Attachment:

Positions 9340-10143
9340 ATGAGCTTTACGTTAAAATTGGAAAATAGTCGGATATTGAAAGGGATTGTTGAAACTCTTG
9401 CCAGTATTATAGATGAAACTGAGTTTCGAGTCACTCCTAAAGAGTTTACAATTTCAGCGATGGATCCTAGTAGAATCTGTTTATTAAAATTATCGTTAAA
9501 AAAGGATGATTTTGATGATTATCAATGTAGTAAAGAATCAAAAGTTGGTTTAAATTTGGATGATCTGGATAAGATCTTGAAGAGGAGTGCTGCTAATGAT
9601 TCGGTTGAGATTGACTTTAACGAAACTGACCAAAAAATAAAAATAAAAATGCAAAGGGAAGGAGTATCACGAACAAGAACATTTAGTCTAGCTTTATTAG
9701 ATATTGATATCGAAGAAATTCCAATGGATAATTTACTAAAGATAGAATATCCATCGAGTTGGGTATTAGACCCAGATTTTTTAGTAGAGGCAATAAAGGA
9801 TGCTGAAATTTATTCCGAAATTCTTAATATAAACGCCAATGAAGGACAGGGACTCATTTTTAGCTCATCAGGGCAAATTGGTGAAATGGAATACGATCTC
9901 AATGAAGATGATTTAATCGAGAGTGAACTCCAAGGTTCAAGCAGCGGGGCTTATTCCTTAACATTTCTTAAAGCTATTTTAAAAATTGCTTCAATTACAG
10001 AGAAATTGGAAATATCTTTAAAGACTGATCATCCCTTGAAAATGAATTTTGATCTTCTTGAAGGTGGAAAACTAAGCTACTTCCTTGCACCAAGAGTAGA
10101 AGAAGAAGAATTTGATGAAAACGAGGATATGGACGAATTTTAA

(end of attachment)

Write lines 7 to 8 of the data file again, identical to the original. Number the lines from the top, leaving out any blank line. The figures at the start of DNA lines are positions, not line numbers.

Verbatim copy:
9801 TGCTGAAATTTATTCCGAAATTCTTAATATAAACGCCAATGAAGGACAGGGACTCATTTTTAGCTCATCAGGGCAAATTGGTGAAATGGAATACGATCTC
9901 AATGAAGATGATTTAATCGAGAGTGAACTCCAAGGTTCAAGCAGCGGGGCTTATTCCTTAACATTTCTTAAAGCTATTTTAAAAATTGCTTCAATTACAG